But of these circumstances, the last three are the most interesting to consider, since they are the most frequent in practice.

The most common are refusals to extradite, related to the acquisition by the requested person of the citizenship of the country in which he was detained. This is provided not only by Article 6 of the European Convention on the Extradition of Offenders of 1957, but also by the national legislation of the vast majority of countries.

Political persecution, as already mentioned, is prohibited even at the stage of declaring an international wanted list. But, if the Interpol General Secretariat does not recognize the existence of this circumstance according to generally accepted rules, then the person has a second chance that the requested country still recognizes the political motives for extradition. At the same time, the “fugitive” can even influence this decision by providing his own evidence and arguments.

Having studied the situations related to the extradition of Ukrainian citizens, a really large number of refusals is due to the fact that the requested person or his lawyer managed to prove that the request for extradition was made for political reasons.
These circumstances are closely related to obtaining the right of asylum, since political persecution is the basis for obtaining the right of asylum, and the right of asylum is the basis for obtaining citizenship (in some countries, for a simplified procedure for obtaining citizenship).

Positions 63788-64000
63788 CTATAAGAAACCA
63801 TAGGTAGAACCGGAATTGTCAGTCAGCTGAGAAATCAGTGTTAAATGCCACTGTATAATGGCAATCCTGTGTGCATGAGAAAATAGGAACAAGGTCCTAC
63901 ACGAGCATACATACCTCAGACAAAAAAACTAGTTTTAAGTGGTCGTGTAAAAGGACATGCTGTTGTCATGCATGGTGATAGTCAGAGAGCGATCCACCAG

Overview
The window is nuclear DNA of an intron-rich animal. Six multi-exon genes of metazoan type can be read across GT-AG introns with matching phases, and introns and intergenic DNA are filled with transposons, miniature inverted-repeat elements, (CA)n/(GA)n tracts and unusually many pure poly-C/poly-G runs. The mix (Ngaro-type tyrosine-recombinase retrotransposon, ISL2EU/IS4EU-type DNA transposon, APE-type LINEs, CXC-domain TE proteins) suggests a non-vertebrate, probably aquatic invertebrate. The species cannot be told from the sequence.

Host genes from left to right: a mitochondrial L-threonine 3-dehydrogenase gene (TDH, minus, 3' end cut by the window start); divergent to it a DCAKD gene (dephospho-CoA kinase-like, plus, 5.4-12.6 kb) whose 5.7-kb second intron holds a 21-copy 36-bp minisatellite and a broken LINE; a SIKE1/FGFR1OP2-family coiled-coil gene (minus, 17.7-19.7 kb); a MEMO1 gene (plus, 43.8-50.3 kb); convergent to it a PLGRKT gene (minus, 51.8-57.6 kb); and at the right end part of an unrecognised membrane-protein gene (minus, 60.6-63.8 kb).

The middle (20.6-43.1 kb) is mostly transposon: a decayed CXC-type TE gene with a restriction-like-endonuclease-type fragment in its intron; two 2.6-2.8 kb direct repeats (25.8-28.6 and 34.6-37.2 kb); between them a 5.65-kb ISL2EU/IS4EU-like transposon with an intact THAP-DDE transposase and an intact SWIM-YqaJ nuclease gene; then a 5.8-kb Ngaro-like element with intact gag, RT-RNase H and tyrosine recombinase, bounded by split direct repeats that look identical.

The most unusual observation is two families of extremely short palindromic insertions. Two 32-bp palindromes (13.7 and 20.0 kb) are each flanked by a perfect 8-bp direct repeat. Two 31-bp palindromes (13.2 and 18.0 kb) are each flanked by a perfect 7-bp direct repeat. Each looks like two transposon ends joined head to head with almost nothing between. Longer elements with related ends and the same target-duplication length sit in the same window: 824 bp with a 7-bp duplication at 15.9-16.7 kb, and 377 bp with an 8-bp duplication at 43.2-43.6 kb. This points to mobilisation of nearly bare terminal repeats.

At the same time, it should be noted that if a person can obtain citizenship or recognize political motives for persecution in any one country, this does not exempt him from international search and extradition when leaving for another state. In this regard, only obtaining political asylum makes it possible to seek the abolition of the international search, referring to the aforementioned Article 3 of the Interpol Constitution.

Thus, there are reasons to believe that the numerous obstacles to extradition may not only be the result of mistakes by the country requesting the extradition of a person, but also the result of actions taken in its defense of the requested person and his lawyer.
Such situations in many cases have a negative impact on the fight against crime, but at the same time, they can be a true tool for protecting human rights in case of wrongful criminal prosecution and violation of the right to a fair trial.
If the requesting country did not provide all the materials and evidence necessary to satisfy the request
Offense under military law
The committed crime does not provide for punishment in the form of imprisonment in the territory of the country in which the offender is located
Extradition is requested for a person who is a citizen of the country in which he is located
The requesting country has not provided guarantees of protection against torture and ill-treatment, as well as non-application of the death penalty to the offender
The extradited person received the right of asylum
The statute of limitations for the crime has expired
The offense for which the person is requested is considered by the requested country to be a political offense or an offense related to a political offense